Tag Archives: pedagogy

This Blog is a Waste of My Time: Thoughts on the Three-Year Anniversary of The Big Thing

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I’ve been thinking a lot lately about this blog. Last week, I wrote about “lore” and informally trading teaching information vs. formally publishing teaching research. This blog began because in 2010, I wrote an essay about teaching.  I realized that … Continue reading

Posted in Teaching, Writing | Tagged , , | 17 Comments

This Blog is Lore: How We Talk about Teaching Creative Writing

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This blog began because I like to talk about teaching. I always have. I stepped in front of a class for the first time in 1991. I was a rookie grad student, and once I got over my stage fright, … Continue reading

Posted in Teaching | Tagged , | 10 Comments

Last Lecture: What matters more: Story or Sentence?

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Every time I teach novel writing, I end the semester with a “Last Lecture” on a topic that’s been on my mind all semester long. Last spring, I wrote about learning to self-identify as a writer; this post, “Am I … Continue reading

Posted in Teaching, Writing | Tagged , , , , , | 12 Comments

“I can’t do this anymore.”

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I’m having a real crisis. I’m starting to wonder if teaching a novel-writing class with 15 students can really be done. Let me explain. This semester, I taught Advanced Fiction, a 400-level course at Ball State which I teach as … Continue reading

Posted in Teaching | Tagged , , , , | 11 Comments

Is “literary citizenship” just a nice way of saying “hype?”

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Last week, I created a mid-term survey for my novel writing class. I wanted to know how things were going. Fine, it seems, but I did get this comment: “Though the class has a solid layout, I feel it’s taught … Continue reading

Posted in Literary Citizenship, Teaching | Tagged , , , , , | 2 Comments

David Haynes: “My goal is to produce novelists, not novels.”

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This is important: no matter what Chad Harbach and John Stazinski say, my little informal survey did NOT indicate that MFA programs concentrate solely on short stories. They are not “anti-novel.” At least not on purpose anyway. The perception that … Continue reading

Posted in CW Programs, Teaching, The Biggest Things | Tagged , , , | 11 Comments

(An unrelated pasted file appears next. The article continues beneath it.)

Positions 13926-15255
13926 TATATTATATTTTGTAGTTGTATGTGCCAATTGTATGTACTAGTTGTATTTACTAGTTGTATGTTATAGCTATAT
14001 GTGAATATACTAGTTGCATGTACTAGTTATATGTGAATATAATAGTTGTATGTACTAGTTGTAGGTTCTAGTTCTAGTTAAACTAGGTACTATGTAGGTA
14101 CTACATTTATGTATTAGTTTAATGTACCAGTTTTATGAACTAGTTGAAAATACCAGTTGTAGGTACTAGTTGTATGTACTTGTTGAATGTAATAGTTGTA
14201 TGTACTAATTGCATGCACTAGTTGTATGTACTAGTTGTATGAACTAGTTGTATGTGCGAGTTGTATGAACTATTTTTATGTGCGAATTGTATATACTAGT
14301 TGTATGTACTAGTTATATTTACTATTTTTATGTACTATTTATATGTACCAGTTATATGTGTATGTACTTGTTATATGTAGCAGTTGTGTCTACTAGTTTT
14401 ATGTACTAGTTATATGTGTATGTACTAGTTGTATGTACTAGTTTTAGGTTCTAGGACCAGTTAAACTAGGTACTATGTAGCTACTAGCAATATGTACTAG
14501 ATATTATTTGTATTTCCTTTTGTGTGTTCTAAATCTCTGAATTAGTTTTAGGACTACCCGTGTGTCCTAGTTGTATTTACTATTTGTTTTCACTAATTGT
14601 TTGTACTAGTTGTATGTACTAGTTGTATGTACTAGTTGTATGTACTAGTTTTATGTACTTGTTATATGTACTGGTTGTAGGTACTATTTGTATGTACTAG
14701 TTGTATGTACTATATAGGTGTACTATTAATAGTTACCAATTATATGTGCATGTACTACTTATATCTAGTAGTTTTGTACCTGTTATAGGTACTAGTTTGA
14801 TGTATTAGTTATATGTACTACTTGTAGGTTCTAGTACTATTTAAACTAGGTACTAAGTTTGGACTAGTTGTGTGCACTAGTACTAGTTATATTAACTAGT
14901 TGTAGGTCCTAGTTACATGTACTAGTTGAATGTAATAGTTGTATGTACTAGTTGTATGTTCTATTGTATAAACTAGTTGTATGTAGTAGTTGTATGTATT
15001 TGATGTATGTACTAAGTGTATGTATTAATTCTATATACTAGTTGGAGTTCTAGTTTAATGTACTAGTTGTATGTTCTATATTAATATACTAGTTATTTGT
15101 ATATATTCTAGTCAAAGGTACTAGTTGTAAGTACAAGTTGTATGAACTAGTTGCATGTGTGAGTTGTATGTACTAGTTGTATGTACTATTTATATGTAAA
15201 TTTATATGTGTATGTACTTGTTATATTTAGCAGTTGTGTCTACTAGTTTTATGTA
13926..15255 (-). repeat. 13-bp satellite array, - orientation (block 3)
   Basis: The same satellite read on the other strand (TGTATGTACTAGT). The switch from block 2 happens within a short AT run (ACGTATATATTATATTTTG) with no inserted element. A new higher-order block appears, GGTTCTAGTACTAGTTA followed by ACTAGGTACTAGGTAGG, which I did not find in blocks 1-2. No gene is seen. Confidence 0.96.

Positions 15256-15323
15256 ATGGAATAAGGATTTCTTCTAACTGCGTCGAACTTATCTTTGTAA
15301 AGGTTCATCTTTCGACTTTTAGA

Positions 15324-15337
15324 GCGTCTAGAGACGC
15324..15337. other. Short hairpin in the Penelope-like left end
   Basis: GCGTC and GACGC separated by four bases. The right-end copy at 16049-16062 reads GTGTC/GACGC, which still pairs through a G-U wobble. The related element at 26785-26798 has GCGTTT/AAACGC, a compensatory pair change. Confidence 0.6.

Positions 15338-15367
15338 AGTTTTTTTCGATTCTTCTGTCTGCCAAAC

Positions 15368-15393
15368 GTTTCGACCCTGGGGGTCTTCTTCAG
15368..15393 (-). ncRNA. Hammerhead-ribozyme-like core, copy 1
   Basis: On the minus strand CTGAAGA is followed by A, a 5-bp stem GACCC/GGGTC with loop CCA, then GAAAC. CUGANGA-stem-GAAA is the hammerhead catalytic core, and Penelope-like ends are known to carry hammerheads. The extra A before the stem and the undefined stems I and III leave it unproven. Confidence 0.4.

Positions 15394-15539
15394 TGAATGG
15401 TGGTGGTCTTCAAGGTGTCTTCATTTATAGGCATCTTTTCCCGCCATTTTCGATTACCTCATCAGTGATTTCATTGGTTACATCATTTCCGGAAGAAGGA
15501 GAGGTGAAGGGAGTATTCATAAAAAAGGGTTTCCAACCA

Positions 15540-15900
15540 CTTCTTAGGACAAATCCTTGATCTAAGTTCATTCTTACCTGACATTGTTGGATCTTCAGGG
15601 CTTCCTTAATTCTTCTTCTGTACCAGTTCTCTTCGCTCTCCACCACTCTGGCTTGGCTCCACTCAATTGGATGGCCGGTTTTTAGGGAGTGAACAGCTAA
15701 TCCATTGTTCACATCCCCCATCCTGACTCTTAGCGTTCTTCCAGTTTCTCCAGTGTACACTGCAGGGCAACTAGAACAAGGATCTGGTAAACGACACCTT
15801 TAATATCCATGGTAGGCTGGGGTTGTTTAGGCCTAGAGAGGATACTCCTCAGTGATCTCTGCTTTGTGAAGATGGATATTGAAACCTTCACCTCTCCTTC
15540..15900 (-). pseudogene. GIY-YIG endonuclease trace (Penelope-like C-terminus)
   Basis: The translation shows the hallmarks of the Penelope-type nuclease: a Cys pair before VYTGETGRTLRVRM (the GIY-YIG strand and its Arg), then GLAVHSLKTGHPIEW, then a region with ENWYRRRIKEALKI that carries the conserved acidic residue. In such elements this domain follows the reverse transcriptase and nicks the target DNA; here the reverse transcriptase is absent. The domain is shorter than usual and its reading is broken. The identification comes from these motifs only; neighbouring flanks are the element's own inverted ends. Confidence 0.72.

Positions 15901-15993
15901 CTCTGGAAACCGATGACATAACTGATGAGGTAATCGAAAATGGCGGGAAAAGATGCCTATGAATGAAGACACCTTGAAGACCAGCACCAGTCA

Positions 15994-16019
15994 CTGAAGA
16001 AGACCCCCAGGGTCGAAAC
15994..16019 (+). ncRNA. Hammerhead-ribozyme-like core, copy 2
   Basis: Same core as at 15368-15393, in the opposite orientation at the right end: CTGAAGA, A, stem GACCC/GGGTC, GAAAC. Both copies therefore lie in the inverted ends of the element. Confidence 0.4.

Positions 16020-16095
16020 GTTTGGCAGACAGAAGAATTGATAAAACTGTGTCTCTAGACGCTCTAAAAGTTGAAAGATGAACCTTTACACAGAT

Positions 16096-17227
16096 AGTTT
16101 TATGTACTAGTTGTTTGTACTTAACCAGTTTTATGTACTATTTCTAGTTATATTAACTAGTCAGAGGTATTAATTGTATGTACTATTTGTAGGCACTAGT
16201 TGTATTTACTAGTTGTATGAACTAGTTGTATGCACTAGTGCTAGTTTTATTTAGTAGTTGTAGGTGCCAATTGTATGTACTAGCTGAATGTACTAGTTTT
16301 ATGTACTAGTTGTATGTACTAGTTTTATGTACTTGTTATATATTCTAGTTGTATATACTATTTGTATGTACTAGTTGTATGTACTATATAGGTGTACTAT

Survey Results: 56% say MFA favors story over novel

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It is possible to teach novel writing in MFA programs, and many do. My panelists (David Haynes, Patricia Henley, Sheila O’Connor, and Elizabeth Stuckey-French) prove it here, by sharing their syllabi with you. You’ve got everything you need to design your … Continue reading

Posted in CW Programs, Teaching, Writing | Tagged , , , , | 4 Comments

Novel-Writing Class Best Practices

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If you’d like to teach a class in novel-writing but don’t know how, have no fear. My panel is here! David Haynes, Patricia Henley, Sheila O’Connor, Elizabeth Stuckey-French, and I have all taught the course, and we’ve compiled a Best … Continue reading

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Take My Survey about Novels in MFA Programs

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“Of all the ambient commonplaces about MFA programs, perhaps the only accurate one is that the programs are organized around the story form.” Chad Harbach said this in his n+1/Slate essay, “MFA or NYC?” Do you think he’s right? I … Continue reading

Posted in CW Programs, Teaching, Writing | Tagged , , , , , , | 14 Comments

Weekly Words

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I require my novel-writing students to turn in 2,250 words a week for 12 weeks. If they turn in the words, they get 25 points. If they don’t turn in the words (or turn in less than 2,250), they don’t … Continue reading

Posted in Teaching, Writing | Tagged , , , , | 5 Comments